Overview of C#Builder
C#Builder is a
development environment for building .NET applications, using the C# programming language. It consists of a graphical development environment with editors, wizards, a debugger, and execution support. When C#Builder has been installed and started up, you will see a screen that looks like Figure 1.2.
Figure 1.2. First view of the C#Builder IDE.
The Welcome Page
In the center of the screen in Figure 1.2 is the Welcome Page, which consists of sections for Project Create, Open, and Help options, Recent Projects, Training, Resources, and Microsoft .NET Solutions from Borland. The Project Create, Open, and Help options are shortcuts to similarly named items in the menu list. Clicking New opens a window for selecting project wizards for creating new projects. Clicking Open Project or Open File will open an existing project or file, respectively. The Help link will
the C#Builder help window. Creating new projects is discussed in detail in the next section. After a new project is created, it will appear in Recent Projects when all projects are closed or the
time C#Builder is reopened. The Training, Resources, and Microsoft .NET Solutions from Borland sections offer links to more information that may be helpful or of interest.
The main menu allows access to every feature available with C#Builder. When
, each menu item will be discussed in the portion of this book where it is relevant. One of the menu items that may interest you right now is the View menu, which enables you to control what appears on the C#Builder desktop. Among the available items you can configure from the View menu are the toolbars.
The default configuration of C#Builder shows the Standard, Debug, Custom, and Desktop toolbars. If you allow the cursor to hover for a second over a given toolbar button, you will see a ToolTip appear with a description of the button and, if available, a shortcut key sequence. The Standard toolbar contains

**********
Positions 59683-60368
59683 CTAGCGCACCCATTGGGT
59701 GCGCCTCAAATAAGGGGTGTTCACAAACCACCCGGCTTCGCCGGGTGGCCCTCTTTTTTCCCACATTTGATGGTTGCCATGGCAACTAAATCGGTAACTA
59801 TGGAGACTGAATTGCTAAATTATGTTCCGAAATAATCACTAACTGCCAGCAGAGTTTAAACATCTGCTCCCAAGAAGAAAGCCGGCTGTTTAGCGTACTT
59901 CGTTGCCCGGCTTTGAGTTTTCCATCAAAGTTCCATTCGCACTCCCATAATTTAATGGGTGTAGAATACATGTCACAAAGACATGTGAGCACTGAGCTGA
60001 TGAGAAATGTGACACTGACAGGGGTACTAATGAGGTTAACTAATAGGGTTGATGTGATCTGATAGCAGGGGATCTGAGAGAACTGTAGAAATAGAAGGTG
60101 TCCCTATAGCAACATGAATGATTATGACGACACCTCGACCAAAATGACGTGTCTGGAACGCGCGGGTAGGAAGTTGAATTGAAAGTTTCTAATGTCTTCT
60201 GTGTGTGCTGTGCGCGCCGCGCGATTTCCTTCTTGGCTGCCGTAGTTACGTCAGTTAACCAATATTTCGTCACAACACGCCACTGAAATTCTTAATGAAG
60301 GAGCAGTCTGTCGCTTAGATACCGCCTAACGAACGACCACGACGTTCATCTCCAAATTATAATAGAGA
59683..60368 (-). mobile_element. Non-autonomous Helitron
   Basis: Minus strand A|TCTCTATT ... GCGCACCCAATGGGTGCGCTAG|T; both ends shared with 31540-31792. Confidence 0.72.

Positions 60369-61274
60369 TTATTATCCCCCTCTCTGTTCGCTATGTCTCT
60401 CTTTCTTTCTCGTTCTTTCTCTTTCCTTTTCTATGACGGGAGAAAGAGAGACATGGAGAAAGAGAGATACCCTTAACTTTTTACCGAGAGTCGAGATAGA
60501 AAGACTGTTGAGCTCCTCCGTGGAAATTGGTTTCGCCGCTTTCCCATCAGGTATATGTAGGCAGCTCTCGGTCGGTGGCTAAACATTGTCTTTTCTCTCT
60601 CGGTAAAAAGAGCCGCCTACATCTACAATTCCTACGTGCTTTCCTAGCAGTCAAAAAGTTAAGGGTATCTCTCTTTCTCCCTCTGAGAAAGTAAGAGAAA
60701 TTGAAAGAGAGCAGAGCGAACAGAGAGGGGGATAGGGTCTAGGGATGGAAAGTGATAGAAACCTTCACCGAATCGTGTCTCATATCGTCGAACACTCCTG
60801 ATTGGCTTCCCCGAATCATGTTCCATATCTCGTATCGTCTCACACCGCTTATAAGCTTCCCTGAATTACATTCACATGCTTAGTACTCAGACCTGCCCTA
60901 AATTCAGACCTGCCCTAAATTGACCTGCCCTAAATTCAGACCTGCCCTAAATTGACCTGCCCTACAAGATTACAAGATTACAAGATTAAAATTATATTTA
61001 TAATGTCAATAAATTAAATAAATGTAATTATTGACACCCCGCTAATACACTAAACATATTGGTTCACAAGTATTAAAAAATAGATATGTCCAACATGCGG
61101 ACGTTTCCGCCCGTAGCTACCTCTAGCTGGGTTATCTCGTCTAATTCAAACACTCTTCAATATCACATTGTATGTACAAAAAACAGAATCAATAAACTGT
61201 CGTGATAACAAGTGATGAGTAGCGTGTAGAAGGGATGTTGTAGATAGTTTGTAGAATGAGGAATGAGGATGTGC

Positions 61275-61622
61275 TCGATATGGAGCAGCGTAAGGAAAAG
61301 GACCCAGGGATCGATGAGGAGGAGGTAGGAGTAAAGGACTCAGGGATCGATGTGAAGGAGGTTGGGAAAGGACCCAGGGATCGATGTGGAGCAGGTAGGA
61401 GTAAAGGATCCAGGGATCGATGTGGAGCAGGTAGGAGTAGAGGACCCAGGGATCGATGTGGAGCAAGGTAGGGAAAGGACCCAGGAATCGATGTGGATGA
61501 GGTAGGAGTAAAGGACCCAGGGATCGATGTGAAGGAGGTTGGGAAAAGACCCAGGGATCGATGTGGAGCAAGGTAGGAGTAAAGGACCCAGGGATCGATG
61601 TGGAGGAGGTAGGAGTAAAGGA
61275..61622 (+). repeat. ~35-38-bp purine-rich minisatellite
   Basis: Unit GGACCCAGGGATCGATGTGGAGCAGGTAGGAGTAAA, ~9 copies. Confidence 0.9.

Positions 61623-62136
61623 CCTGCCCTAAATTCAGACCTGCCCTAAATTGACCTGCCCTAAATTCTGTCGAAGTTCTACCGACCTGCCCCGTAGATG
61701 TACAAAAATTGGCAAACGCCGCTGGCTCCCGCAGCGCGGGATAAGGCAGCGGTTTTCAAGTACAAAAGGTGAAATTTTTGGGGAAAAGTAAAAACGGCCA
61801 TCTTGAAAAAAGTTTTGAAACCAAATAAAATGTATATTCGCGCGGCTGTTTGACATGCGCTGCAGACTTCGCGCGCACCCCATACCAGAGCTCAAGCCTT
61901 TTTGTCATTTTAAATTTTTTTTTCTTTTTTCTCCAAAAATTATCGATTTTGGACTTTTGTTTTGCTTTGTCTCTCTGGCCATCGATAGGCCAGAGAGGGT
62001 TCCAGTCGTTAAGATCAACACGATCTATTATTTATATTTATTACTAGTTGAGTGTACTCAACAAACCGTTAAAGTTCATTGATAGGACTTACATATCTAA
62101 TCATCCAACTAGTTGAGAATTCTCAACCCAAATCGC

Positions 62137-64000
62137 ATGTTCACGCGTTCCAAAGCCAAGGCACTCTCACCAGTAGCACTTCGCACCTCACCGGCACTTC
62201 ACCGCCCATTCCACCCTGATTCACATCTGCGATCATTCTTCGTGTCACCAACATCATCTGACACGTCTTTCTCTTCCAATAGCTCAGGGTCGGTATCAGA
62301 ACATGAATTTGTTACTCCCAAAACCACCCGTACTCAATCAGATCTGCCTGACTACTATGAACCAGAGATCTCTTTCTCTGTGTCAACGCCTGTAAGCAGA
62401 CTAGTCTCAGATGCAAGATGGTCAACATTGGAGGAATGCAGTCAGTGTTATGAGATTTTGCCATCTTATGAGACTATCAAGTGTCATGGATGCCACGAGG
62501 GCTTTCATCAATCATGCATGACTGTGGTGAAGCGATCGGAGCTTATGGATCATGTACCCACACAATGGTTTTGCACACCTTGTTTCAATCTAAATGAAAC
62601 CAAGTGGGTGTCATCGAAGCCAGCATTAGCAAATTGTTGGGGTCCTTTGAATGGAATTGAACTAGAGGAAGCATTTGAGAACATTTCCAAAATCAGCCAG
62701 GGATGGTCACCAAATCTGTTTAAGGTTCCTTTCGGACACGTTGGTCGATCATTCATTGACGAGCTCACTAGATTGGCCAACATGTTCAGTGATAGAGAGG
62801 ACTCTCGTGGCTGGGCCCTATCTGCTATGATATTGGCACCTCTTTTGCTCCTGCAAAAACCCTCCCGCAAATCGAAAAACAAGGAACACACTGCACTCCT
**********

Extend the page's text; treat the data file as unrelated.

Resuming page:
for common file operations. The Debug toolbar has options for running and debugging a program. You might notice that Figure 1.2 contains a button with a disabled exclamation point, but your screen doesn't show this. That's because the toolbars are customizable and I added that tool (Run Without Debugging) soon after my copy of C#Builder was installed. A later section in this chapter, "Toolbar Customization," shows how to customize toolbars. Also, in the "Controlling the Workspace" section of this chapter, I discuss how to use the Desktop toolbar, which allows you to configure how the desktop is laid out.
On the right side of the screen, tabbed together, are the Project Manager, Model View, and Data Explorer windows. The Project Manager window does exactly as its
suggests; it lets you manage projects. Chapter 5, "Managing Code and Projects," goes into detail about how to manage projects. The Model View window allows you to pull up a Unified Modeling Language (UML) view of project artifacts, which is a good way to get a high-level view of how a piece of code is organized. The Data Explorer is a window into the schema and supporting information on databases available to your applications. The databases that appear in this window are governed by the C#Builder license you've bought. For example, in C#Builder Professional, only the Borland Interbase and Microsoft SQL Server databases will appear. In C#Builder Enterprise and above, additional databases are IBM DB2, Oracle 9i. As of the time of this writing, full configuration information is not available for the Personal and Architect versions of C#Builder. Borland is expected to add support for more databases, such as Microsoft Access, in the future.
The Tool Palette
The Tool Palette is a repository for categorized drag-and-drop objects that can be used in several types of projects. The reason for the generic description is that the Tool Palette changes its contents based on what type of application is being worked on. For example, when working on code, the Tool Palette contains snippets, which are bits of reusable code. When you're working with Windows Forms, applicable controls and components are available in the Tool Palette. If the current application is for ASP.NET, the Tool Palette would contain ASP.NET server controls, HTML controls, and other
to ASP.NET Web Forms development. The section on "Using the Tool Palette" in this chapter covers the Tool Palette in more depth.
The Object Inspector
The Object Inspector contains a grid of properties that apply to the current control or component selected in a designer surface. In Figure 1.2, the Object Inspector is blank because there is no available designer surface and thus no controls. A
is a work area that appears as a tabbed window in the same area as the Welcome Page and
a visual workspace for working with components and graphical controls. Whenever a component or control is selected, its properties will appear in the Object Inspector. When you change properties in the Object Inspector, the code for the current component or control is also changed. This is a quick and easy way of coding a Graphical User Interface (GUI).
in Figure 1.2 are only the beginning, and there are many more things you can do with C#Builder. Throughout this book, we'll be looking at each of these features and more. Right now, you are probably interested in learning how C#Builder works. The next section will help you begin by showing how to start your own project.